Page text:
"The bond that links your true family is not one of blood, but of respect and joy in each other's life.” This quote from Richard Bach instantly springs to mind when you meet the Cruikshank/Kilgore family. This is a family that has been forged in the fires of adversity and has come together through the healing bonds of love. The 300-acre farm was bought 16 years ago by Kim Cruikshank and her husband Marty Kilgore. They built two chicken houses and a dairy barn on the property after clearing pasture. Marty’s untimely death in 2002, in an accident, left Kim with their four children and a large broiler breeder and cattle operation to run. After years of running the farm and raising the kids, Kim met Cory Cruikshank and they were married in 2007. Kim’s daughter’s Kaylee and Alyssa are grown now, but 15-year-old Whitney and 11-year-old Levi are still at home. The love and pride that Cory feels for his stepchildren is palpable when he talks about their achievements and what hard workers that Whitney and Levi are.
“It’s amazing how responsible Whitney and Levi are at their age level — not many people can say they can stick a 15-year-old girl on a 110 horse tractor and she can feed hay as good as anybody else,” said Cory, with pride beaming in his eyes. Cory and Kim are expanding their family this year, with the birth of a new baby in July.  
Hard work is an everyday fact of life at this farm, located in the beautiful Ozarks hills, with the sheer volume of work to do. The Cruikshank’s raise breeders for George’s, so eggs are collected daily.  The birds also require care; feed and water lines must be checked, and walk-throughs are just a small part of keeping the operation running efficiently. Just getting around all the property is a big job, with 300 acres owned and 200 acres leased. The Cruikshanks typically put up about 1,400 round bales and 1,500 Bermuda grass square bales.  Then there are the cattle.
Cory lists the stock off, “Right now we have 40 stocker calves that we’ll feed out, 34 momma beef cows, 53 Longhorn mommas, 40 calves on the Longhorns and a full-blooded Corrienti bull. The Longhorn calves are all half Longhorn and half Corrienti for good roping stock.” The beef cows are all Angus/Charolais crosses and are bred to a black Gelbvieh bull.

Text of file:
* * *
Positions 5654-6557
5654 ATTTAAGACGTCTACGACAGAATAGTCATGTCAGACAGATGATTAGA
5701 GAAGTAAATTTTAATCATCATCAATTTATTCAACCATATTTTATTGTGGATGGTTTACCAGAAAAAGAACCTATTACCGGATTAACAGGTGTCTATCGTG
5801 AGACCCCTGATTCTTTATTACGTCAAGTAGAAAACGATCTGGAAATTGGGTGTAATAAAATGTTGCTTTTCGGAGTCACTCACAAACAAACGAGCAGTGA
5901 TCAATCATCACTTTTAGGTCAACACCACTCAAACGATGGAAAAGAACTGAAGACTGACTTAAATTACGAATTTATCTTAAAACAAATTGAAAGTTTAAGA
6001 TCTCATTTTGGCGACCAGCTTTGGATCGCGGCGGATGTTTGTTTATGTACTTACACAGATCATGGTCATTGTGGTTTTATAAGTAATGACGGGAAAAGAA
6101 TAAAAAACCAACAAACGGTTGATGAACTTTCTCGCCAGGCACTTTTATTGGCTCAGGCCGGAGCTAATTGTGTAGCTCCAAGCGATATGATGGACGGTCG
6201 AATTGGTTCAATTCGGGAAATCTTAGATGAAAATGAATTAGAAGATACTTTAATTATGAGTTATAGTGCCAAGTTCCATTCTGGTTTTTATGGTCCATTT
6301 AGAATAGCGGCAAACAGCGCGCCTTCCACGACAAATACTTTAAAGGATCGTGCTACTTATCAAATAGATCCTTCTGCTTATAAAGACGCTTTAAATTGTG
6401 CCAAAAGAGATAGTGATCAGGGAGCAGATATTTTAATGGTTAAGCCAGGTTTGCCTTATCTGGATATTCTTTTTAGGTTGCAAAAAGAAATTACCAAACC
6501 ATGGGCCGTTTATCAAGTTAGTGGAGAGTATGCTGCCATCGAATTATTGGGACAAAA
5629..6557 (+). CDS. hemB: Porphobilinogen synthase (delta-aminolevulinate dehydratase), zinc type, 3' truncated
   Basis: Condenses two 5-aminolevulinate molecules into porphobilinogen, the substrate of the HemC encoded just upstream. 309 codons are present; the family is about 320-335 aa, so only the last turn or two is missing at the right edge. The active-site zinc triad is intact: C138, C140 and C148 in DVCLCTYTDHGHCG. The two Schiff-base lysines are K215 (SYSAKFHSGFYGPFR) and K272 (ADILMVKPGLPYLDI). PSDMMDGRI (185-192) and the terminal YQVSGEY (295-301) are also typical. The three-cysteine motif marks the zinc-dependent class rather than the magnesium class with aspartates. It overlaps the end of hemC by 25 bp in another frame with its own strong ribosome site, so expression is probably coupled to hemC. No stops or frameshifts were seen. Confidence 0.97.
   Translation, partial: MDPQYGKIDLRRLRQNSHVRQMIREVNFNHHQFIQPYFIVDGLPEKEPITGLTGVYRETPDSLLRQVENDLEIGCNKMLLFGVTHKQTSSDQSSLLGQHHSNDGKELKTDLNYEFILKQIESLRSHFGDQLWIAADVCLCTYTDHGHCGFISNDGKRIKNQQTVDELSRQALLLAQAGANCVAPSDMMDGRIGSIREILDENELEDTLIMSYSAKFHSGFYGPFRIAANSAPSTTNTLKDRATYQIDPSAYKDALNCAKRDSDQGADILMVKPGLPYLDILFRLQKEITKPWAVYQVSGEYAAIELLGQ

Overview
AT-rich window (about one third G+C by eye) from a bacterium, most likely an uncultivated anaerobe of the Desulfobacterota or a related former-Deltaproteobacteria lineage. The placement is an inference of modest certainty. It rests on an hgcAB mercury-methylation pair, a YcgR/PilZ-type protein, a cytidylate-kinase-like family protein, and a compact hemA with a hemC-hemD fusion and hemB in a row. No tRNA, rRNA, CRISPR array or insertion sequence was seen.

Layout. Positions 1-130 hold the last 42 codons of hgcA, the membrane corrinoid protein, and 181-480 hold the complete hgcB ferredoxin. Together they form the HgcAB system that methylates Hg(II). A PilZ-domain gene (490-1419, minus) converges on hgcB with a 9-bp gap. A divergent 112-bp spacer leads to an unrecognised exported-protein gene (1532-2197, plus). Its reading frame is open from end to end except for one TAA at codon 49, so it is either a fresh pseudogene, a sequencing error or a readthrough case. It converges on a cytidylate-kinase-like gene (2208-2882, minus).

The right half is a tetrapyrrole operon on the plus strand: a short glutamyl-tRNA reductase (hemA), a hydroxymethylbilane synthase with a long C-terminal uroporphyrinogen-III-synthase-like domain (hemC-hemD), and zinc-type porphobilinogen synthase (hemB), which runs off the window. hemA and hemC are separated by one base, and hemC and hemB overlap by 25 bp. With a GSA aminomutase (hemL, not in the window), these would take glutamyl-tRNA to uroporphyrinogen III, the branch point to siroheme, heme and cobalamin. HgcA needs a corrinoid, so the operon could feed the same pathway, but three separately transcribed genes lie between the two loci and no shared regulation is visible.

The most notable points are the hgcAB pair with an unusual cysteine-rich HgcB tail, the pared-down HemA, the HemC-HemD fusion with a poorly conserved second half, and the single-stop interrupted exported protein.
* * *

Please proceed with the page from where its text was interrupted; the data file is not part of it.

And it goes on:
Additionally, this year they’ve flushed their bucking stock cow, which comes from David Bailey’s Gunslinger line, and used semen from 2007 PBR bucking bull of the year, "Chicken on A Chain." This yielded five eggs that they’ve implanted into beef cow recipients. In May, they should have five new bucking stock calves on the ground.  
When it comes to the beef business, the story is straightforward. "Originally, we were milking, and then we sold those cows after Marty died. I bought the Longhorns, and a friend of mine, Scott Traylor had bucking bull embryos.   We used them as recipient cows for the embryos, and for roping stock. The market for roping stock right now isn’t great, but we think it will rebound.”    
Sitting around the family dining table, in their beautiful home, you really get a sense that though they’ve known sad times, this family is really looking toward their futures and the future of the farm they’ve built from the ground up. When I ask the whole family where they see themselves ten years down the road, they all echo the same sentiments. Still working hard, and doing all they can to build a legacy for future generations. Cory illustrated the teamwork involved in family farming, when he said, “We just couldn’t do what we do without all four of us working together, it takes a whole family effort."


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